The difference between romance and romance realism
Even though I wish I had, I did not coin the term "romantic realism." Literary critics have been using the word since the early 19th century. My idea of romance realism is similar with novelist and philosopher Ayn Rand’s definition. In her book “The Romantic Manifesto”, she described it as:
"The method of romantic realism is to make life more beautiful and interesting than it actually is, yet give it all the reality, and even a more convincing reality than that of our everyday existence.”
The purpose of fiction is to be a form of escapism from our reality, and populist novels exist to entertain us with drama, characterisation and plot. A pure romance novel aims to arouse a cathartic feeling about a beautiful couple who surmount external odds to come together and have their happily ever after. Keeping them apart is always something external – an evil stepfather, warring families, different locations, etc.
With romantic realism, however, it's not only external factors that keep two people apart, but internal ones too and these are often the focus of romantic realism fiction. It’s the character’s internal weaknesses, fears, and misbeliefs that sabotage their relationships or ruin their marriage. Romantic realism can still have a happy ending, but often it’s an ambiguous ending or a ‘happy-for-now’ ending. But a pure happily-ever-after ending is usually reserved for the romance genre and not the romance realism subgenre.
Why I prefer romance realism
As someone who has had two quite intense and dramatic long-term relationships, I would say I know a thing or two about the highest highs and the lowest lows in relationships. It's not only external factors that are the sole reason for volatility in relationships but also our complex personalities.
The most realistic and most exciting stories about romance explore the psychology of lovers. Whenever I am writing about two people falling in love, I like to examine both people’s idea of love and how they place this expectation of love onto their partner to fulfil.
Sometimes, someone can meet their partner's expectation or fall short due to their own shortcomings or the other partner's unrealistic standards. Pure romance novels tend to explore the first stages of love, where they are finding each other and overcoming obstacles to be together finally, but what about afterwards? Romance realism delves into how people's personalities test the foundation of marriages and relationships after they’ve hooked up.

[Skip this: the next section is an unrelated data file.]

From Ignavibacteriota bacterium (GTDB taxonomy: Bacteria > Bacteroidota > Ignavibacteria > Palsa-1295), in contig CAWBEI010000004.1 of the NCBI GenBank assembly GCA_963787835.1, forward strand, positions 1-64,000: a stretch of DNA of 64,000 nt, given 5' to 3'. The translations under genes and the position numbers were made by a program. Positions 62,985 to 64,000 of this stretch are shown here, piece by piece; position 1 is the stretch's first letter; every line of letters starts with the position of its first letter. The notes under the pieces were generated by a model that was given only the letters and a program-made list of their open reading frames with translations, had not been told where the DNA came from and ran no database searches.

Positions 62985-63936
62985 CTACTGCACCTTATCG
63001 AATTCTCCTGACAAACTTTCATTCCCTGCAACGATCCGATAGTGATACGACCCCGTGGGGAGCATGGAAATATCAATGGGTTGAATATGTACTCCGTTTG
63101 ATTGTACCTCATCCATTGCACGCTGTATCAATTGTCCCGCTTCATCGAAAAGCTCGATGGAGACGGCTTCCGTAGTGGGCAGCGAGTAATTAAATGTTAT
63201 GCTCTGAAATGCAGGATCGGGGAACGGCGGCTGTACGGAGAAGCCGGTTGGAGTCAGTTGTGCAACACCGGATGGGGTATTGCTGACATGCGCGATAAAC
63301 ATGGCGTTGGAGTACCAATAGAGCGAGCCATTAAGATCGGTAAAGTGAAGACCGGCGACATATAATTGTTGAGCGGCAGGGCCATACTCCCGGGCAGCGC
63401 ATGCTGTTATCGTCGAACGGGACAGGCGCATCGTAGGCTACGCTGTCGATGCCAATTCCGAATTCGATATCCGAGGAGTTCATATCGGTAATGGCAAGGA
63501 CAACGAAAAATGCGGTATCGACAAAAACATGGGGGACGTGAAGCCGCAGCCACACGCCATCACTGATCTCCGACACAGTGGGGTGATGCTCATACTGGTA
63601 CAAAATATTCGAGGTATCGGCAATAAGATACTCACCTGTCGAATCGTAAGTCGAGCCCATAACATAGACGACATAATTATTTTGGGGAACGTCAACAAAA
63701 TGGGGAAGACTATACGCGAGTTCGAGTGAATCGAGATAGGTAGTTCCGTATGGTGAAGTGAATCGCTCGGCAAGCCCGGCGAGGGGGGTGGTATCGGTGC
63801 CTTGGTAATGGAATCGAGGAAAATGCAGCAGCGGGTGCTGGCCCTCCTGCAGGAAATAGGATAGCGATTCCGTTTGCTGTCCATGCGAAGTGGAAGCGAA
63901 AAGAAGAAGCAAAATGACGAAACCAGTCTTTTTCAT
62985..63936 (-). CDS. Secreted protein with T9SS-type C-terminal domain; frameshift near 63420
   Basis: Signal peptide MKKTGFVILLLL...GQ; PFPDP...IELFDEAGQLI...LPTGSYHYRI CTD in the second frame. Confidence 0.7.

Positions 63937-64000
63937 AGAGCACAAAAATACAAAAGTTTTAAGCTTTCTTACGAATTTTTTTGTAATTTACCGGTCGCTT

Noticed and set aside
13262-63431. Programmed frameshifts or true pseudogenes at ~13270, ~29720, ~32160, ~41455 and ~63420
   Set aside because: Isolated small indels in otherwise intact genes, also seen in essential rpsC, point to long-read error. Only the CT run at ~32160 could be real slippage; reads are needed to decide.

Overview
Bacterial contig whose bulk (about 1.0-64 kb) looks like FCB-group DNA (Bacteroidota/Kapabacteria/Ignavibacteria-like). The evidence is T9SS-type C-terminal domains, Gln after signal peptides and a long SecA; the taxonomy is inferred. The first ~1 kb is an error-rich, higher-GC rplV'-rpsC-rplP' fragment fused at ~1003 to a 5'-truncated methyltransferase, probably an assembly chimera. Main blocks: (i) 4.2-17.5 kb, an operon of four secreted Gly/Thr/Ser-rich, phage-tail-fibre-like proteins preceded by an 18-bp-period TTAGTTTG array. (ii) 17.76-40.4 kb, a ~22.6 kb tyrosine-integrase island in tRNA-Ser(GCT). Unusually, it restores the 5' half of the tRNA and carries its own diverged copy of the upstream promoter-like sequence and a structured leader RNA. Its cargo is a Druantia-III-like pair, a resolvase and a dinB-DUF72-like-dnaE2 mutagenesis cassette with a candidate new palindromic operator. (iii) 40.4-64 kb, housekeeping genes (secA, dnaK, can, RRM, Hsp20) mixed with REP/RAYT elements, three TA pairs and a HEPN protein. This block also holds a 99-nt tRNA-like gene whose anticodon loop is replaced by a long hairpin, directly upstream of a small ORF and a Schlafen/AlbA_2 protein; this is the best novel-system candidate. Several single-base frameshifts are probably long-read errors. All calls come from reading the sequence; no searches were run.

Novelists are psychologists, delving into their characters' mindset while building a plot and story that tests their protagonists. In the same way, the best romance novels are not just about the beauty of falling in love; they examine the psychology of two people falling in love and why they would also fall out of love.
The best romances don’t end after the happily-ever-after. As a writer, that’s when it’s the most interesting.
Would I deny my black son if he were gay? If you were to ask me this question when I was 18, then I would have said yes without flinching. “My son can’t be no batty boy” would have been my exact words.
If you were to ask me that question as a 31-year-old man, you’d get quite a different answer from me. I would shrug my shoulders and tell you: “That’s his sexual preference. I will love him all the same.”
But where did this seismic shift in my mentality come from? You couldn’t simply put it down to my age. There are many black men who I grew up with that were very homophobic when we were teenagers that haven’t lost any of that in adulthood. So what was it then?
Well before I spend the rest of this article explaining why my views on homosexuality changed, two disclaimers first. I know I’ll have a few critics, so I want to address their concerns right off the bat.
Firstly, the purpose of this article is not to advocate for black men to become gay. Nobody “becomes gay” anyway. Instead, this article is an exploration of black masculinity and why homophobia is not only ridiculous but also not an affront to black masculinity.